You’ve heard about Senator Scott Brown from Massachusetts by now. He’s the Republican (yes, you read that correctly) who made international headlines by winning Senator Ted Kennedy’s Senate seat (not a Republican) in the bluest state in the country and upsetting the Democratic majority in the U.S. Senate…no mean feat.

How did he do it? It’s all about the brand.

Starting your brand

PhotobucketBuilding your brand is different than building your career. Sure, Brown had been doing his job prior to election for a respectable time, but very few people had ever heard of him. You can do your job year after year with your green eyeshades on and your head down, but no one – outside of the person in the cubicle next to you – will notice. How do you start changing that milk toast image into a profile that people will respect and follow?

You can start today. You make a decision. “Now is the time. How do I want to be known? What’s one, manageable thing that I can start doing today that distinguishes me from the rest?”  With Scott, he agreed to run against a well known Democrat, Martha Coakley, when even his own party didn’t expect him to win. You can start on a grand scale, or just step forward to write a blog, or lead a project at work.

Big picture first

Scott (and probably his campaign committee) set strategy first. “Let’s develop my brand to be warmth, openness, of-the-people, leadership, and cuteness,” he’s bound to have said. (Okay, I’m stretching on the cuteness part, but he is.) He undoubtedly had a political platform, too, but this isn’t about that. After all, do you always vote for people because of their political stands, or sometimes, just sometimes, because “they’re someone you’d rather have a beer with?

Your brand goals are made real by actions. How do the rest of us get what you’re communicating otherwise? What you say, do, and message nonverbally, as well as verbally to build your brand continually and ideally, are consistent with the reputation and values that you want as a professional and as a person. Let’s stay superficial with the nonverbal, observable part now.

Do clothes make the man?

Senator Brown sends clarion non-verbal messages that support his non-fancy, populist image through channels that you can use as well:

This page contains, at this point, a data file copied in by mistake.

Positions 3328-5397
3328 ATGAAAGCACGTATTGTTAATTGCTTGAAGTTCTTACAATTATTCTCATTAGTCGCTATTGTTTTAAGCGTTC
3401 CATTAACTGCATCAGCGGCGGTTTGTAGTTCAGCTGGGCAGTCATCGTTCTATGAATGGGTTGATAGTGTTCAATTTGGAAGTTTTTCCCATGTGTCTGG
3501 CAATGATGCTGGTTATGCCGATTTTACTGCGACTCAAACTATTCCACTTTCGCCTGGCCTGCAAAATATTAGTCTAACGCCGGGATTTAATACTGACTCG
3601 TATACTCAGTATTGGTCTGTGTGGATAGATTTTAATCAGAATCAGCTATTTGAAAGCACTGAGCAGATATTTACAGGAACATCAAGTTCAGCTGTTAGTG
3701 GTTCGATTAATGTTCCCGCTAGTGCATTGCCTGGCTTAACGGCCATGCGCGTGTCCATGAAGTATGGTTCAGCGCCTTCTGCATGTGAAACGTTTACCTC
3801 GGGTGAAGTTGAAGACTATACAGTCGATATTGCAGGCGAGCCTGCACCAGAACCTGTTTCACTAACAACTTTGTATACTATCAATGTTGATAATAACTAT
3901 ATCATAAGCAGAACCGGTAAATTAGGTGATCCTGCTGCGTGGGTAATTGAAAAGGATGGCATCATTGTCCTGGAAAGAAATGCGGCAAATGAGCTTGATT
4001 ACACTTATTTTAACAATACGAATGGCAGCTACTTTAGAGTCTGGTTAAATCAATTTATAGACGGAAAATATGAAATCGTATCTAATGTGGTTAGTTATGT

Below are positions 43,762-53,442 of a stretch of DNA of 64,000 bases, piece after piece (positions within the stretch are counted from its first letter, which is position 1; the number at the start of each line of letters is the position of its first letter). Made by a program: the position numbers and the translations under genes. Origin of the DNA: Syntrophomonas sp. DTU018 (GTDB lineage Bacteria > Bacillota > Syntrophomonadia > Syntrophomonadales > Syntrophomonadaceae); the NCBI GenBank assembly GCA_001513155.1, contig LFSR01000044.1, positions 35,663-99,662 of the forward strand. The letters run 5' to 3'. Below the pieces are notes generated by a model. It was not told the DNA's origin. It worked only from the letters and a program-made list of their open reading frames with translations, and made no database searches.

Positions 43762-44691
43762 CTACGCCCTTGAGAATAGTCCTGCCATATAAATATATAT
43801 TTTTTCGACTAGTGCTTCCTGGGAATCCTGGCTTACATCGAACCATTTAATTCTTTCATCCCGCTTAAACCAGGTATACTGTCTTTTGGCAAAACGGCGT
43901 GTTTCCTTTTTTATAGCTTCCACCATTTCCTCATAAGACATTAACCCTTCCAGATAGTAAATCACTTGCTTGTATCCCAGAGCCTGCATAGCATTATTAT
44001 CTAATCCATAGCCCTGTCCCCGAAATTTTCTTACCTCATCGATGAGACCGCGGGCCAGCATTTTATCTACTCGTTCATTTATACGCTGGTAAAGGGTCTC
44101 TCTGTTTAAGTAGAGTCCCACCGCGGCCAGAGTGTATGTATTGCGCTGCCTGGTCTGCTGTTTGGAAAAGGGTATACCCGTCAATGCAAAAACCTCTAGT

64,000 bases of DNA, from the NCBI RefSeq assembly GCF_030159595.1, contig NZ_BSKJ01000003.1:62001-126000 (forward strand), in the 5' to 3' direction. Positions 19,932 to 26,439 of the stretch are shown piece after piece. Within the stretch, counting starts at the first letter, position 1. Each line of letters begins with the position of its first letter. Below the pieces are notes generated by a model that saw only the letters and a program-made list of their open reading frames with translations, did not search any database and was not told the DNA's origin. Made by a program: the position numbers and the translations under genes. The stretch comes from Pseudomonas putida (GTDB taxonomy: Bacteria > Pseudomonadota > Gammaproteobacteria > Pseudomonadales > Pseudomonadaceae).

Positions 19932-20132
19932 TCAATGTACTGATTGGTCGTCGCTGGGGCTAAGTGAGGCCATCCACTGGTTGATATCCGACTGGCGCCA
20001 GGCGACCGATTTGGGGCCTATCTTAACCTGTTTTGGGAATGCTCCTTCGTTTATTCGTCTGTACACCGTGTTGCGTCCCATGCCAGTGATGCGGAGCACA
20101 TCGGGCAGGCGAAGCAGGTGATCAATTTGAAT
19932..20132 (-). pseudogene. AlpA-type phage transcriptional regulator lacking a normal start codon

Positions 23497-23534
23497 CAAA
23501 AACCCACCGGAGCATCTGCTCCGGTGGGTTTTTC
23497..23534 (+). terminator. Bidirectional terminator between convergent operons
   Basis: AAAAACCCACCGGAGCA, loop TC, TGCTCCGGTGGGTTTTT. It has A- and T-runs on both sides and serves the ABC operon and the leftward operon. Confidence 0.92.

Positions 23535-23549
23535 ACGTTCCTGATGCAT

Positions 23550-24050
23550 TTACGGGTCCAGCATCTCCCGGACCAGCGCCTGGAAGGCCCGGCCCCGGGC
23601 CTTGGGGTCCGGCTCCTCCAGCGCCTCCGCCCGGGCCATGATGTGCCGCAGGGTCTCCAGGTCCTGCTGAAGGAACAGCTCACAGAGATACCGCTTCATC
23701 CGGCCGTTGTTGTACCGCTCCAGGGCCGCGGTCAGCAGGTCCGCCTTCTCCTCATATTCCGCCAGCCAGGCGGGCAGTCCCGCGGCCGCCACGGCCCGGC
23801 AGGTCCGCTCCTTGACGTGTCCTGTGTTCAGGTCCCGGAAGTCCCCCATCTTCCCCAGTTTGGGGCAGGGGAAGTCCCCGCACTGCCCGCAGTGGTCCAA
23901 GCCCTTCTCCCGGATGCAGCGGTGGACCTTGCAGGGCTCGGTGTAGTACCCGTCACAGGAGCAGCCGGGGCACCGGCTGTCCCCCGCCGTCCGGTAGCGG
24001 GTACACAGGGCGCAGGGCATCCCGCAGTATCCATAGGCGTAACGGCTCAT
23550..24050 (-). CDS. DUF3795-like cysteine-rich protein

Tangible symbols (houses, cars, activities, etc.)
Physical impression (hair, body art, weight, etc.)
Body language, i.e. how you carry yourself

We’ll touch on the first two today, but keep the last two in your plans. With clothes, Scott started barnstorming the state as a candidate in his barn jacket, a visible image of his “common man” brand that he became known for. He must have liked the results because he was at a fancy party at the Museum of Fine Arts in Boston last week in his nice-but-not-fancy plaid suit (see photo).

Everyone, every other man in a group of 800, was in black tie. His wife, Gail Huff, a news reporter for WCVB-TV in Boston, wore a beautiful ball gown with striking jewelry. Can you imagine the conversation they had as they were dressing for the event that evening? He chose his brand and he’s sticking to it.

Cars and consistency

Other tangible symbols beyond clothing range from houses to leisure activities to cars. Scott’s GMC pickup added to his populist image, big time. He leveraged the truck’s image frequently by sitting in it for a taping of Saturday Night Live and referencing it in multiple campaign speeches.

Being conscious of the many ways you communicate with others before you open your mouth is a level of self-awareness that pays off in brand and career management. Saying that you’re fast and turn around projects on a dime is a disconnect if you’re not athletic-looking and evoking energy (unless you’re Shaq). Saying that you want to advise high net worth families about their investments when you’ve recently graduated from college is a disconnect. Consistency between nonverbal and verbal is the key.

Other people’s brains

I’m not talking about what’s fair or correct. I’m talking about anticipating the unconscious judgments that we make all of the time, then using these beliefs to your advantage. Whether it’s barn jackets, pickup trucks, Victory Gardens, or well-tailored business suits, what nonverbal symbols are you using to communicate your brand and are they consistent with your goals? You may be our next senator.


Pam Lassiter is author of the award winning The New Job Security and Principal of  Lassiter Consulting, a career coaching firm doing outplacement or internal growth programs for companies or individuals.